To edit the files containing the description and the slogan you can use:

    $ nano /home/{server-user}/Jekyll-Onion-blog-main/_i18n/en/en.yml

    for the file in English and

    $ nano /home/{server-user}/Jekyll-Onion-blog-main/_i18n/es/es.yml

    for the file in Spanish.

Add blog posts

To add new blog posts, first, in Tails, download the template for a new blog post from here. Edit this file with the content of your post and save it respecting this file naming convention yyyy-mm-dd-{post-title}.md (replacing {post-title} with the actual title of your post). Here you should keep in mind that the English and Spanish versions of your post must be two separate files but with exactly the same name archive.

Once you have the posts ready, to upload them to the server use the command:

for the English version of the post and

$ torify scp {} {server-user}@{ssh onion service}:/home/{server-user}/Jekyll-Onion-blog-main/_i18n/es/_posts/

for the Spanish version of the post.

In each case, replace {} with the name of the file that contains the post (remember that names of the English and Spanish files must be the same), and {server-user} and {ssh onion service} with the data corresponding to the server as in previous steps.

You can find more detailed information in the official project repository, available at:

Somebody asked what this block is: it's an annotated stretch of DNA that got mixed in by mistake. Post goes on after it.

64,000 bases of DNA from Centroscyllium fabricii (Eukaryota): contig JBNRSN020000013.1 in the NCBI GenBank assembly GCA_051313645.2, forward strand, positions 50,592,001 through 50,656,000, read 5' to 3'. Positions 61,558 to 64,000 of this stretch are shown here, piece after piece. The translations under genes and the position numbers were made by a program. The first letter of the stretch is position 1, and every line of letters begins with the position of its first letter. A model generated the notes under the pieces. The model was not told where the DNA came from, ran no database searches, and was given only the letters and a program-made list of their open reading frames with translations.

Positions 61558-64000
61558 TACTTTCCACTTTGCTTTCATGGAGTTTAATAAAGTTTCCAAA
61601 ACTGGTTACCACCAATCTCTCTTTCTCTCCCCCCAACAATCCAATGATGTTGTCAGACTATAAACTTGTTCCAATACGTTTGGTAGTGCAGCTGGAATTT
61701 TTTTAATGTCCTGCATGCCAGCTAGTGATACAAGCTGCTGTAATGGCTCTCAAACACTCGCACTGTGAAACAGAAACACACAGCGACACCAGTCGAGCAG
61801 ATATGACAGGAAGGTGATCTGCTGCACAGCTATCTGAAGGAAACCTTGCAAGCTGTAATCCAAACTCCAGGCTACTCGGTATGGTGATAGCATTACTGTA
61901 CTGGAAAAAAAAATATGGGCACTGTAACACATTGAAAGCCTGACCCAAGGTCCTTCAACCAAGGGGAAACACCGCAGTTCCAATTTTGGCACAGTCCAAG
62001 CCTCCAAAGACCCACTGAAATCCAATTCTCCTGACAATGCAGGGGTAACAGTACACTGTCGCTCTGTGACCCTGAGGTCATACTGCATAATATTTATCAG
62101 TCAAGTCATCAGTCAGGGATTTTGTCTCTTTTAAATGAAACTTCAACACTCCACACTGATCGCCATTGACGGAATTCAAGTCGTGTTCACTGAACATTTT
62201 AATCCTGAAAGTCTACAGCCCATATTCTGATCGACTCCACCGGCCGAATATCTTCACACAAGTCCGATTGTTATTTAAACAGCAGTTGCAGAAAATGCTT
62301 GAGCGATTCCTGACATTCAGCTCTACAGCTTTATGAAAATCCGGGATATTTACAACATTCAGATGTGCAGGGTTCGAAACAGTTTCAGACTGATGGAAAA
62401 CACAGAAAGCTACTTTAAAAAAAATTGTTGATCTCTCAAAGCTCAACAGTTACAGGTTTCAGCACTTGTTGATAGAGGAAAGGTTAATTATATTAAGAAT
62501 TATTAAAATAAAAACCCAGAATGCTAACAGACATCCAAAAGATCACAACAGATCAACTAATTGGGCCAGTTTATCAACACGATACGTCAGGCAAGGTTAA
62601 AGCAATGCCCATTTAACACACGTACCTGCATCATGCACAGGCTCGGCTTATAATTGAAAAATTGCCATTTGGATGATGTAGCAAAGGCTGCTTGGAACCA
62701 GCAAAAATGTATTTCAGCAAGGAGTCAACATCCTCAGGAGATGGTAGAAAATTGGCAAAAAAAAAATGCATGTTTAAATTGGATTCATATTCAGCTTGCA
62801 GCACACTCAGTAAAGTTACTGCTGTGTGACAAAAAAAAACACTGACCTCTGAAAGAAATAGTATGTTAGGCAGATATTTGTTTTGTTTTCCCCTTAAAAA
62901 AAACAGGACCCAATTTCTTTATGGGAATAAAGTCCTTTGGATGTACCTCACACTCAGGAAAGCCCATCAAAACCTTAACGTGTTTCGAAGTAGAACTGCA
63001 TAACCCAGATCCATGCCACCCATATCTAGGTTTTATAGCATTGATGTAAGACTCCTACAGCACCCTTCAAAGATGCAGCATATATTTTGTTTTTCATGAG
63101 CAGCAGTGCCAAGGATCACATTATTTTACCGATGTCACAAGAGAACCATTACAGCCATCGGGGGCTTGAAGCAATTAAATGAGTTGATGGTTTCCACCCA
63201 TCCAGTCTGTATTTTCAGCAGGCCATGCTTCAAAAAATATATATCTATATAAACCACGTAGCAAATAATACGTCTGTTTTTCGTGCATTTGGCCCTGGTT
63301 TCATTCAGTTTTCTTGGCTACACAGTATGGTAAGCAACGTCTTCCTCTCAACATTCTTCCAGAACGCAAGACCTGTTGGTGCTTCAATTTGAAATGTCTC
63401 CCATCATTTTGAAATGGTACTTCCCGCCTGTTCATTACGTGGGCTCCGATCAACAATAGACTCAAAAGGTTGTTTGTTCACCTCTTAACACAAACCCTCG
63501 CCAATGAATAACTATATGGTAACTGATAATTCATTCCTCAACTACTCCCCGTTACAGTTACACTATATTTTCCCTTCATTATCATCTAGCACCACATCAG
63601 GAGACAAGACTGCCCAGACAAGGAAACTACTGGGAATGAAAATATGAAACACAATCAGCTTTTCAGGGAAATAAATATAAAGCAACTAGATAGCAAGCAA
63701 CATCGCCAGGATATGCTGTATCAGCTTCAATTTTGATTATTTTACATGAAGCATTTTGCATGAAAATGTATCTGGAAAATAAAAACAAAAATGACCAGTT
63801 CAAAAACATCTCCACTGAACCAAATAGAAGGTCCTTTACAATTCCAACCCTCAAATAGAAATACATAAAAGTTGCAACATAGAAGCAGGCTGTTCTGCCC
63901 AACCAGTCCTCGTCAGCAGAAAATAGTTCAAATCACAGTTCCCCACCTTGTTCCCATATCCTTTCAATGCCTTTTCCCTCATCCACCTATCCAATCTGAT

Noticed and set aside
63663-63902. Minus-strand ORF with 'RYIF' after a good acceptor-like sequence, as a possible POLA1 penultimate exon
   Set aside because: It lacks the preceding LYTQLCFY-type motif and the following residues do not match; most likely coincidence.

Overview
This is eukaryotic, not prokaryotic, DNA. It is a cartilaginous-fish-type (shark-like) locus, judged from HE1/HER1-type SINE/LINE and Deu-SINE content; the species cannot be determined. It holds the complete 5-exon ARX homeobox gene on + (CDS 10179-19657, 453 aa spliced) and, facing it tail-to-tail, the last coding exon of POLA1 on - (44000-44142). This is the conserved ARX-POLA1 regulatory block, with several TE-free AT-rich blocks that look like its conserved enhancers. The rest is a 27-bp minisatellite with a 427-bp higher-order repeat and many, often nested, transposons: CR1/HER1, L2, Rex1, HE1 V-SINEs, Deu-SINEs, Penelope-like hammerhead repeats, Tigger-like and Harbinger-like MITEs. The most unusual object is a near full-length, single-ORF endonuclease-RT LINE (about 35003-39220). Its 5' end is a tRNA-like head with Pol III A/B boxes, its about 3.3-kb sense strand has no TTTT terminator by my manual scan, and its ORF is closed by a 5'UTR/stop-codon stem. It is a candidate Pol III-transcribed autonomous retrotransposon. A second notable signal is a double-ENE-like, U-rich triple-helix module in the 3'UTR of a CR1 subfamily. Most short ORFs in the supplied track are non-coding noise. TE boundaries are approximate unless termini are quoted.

In conclusion:

  • The fight against censorship and the protection of privacy requires tools that reach everyone independently of their economic condition and their level of technical knowledge. Having tools like the ones presented here allows all those who need to protect their identity and overcome the barriers imposed by censorship, to access resources to meet the needs of their context (threat model).
  • There is no security model that guarantees or that covers 100% of gaps tthat can be used to attack you. There are risks in every tool intended for the protection of security, therefore - in terms of security – you can’t think in an absolute way. It is essential that whoever evaluates the use of tools such as the ones described here, also makes an assessment of which are the risks that must be covered and which additional measures should be kept in mind to reduce the attack surface. The highest possible safety standards have been suggested here,, however, for a particular context, these standards may be exaggerated or, on the contrary, not enough.